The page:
Image and Likeness: Summary
Seeing the Divine Image Everywhere
Sunday, December 23, 2018
We cannot earn God. We cannot prove ourselves worthy of God. Knowing God’s presence is simply a matter of awareness, of enjoying the now, of deepening one’s own presence. There are moments when it happens. Then life makes sense. Once I can see the Mystery here, and trust the Mystery even in this piece of clay that I am, then I can also see it in you. We are eventually able to see the divine image within ourselves, in each other, and in all things. Finally, the seeing is one. How you see anything is how you will see everything.
Jesus pushes seeing to the social edge. Can we see the image of Christ in the least of our brothers and sisters? That is his only description of the final judgment (Matthew 25). Nothing about commandments, nothing about church attendance—simply a matter of our ability to see. Can we see Christ in the “nobodies” who can’t play our game of success? In those who cannot reward us in return? When we see the image of God where we are not accustomed to seeing the image of God, then we see with eyes not our own.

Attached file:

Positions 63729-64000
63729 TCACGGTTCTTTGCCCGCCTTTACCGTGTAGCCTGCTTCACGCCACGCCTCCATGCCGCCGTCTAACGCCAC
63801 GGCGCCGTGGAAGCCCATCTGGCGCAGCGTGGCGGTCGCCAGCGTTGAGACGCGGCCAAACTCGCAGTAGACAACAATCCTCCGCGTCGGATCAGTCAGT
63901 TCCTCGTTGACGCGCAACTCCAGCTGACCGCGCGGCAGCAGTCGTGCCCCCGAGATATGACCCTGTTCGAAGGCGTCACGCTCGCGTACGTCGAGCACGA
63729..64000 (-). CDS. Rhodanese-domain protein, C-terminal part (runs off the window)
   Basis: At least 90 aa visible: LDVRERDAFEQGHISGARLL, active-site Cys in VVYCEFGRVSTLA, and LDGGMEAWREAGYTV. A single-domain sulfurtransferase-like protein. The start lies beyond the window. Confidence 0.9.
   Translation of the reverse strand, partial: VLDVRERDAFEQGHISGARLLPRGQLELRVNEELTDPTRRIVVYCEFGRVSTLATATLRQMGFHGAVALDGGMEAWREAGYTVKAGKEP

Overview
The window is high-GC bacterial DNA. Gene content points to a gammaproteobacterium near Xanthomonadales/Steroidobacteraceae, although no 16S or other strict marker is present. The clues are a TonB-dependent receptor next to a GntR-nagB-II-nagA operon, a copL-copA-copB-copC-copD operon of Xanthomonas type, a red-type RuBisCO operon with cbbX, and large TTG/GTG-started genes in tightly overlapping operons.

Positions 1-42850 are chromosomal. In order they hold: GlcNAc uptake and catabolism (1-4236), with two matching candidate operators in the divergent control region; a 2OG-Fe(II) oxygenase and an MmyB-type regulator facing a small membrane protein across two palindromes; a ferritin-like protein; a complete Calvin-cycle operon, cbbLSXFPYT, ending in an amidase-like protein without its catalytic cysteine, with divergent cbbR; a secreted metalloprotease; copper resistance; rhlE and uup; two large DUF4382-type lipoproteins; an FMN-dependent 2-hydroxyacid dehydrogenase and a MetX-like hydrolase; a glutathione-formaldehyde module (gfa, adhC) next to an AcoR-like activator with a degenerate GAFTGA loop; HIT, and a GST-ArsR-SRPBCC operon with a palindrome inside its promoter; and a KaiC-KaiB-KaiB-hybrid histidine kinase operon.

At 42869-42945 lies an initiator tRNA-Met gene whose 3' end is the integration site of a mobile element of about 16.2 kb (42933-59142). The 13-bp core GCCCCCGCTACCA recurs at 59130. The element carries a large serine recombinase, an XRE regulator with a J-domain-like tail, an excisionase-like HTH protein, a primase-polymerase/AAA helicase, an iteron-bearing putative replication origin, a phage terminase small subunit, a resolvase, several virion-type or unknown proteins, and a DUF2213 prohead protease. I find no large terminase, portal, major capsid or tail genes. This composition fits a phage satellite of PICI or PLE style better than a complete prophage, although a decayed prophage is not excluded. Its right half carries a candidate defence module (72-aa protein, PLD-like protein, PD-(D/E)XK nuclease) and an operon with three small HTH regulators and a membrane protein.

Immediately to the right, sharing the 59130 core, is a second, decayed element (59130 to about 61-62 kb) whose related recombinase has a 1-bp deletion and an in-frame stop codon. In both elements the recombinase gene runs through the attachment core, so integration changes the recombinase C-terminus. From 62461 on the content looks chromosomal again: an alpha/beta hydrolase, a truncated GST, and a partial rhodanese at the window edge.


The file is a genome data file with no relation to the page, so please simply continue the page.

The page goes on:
Finally, Jesus says we have to love and recognize the divine image even in our enemies (Matthew 5:44). He teaches what many thought a leader could never demand of his followers: love of the enemy. Logically that makes no sense. Yet soulfully it makes absolute sense, because in terms of the soul, it really is all or nothing. Either we see the divine image in all created things, or we end up not seeing it at all. There is a first epiphany, and gradually the circle keeps moving outward, widening its embrace. It is almost the meaning of life!
The Christian vision is that the whole world is a temple. If that is true, then our enemies are sacred, too. Who else created them but God? The ability to respect the outsider is probably the litmus test of true seeing. And it doesn’t stop with human beings and enemies and the least of the sisters and brothers. It moves to frogs and waters and weeds. Everything becomes enchanting once we have full sight. One God, one world, one truth, one suffering, and one love (see Ephesians 4:4-6). All we can do is participate.
Adapted from Richard Rohr, Everything Belongs: The Gift of Contemplative Prayer (The Crossroads Publishing Company: 2003), 55, 57-59.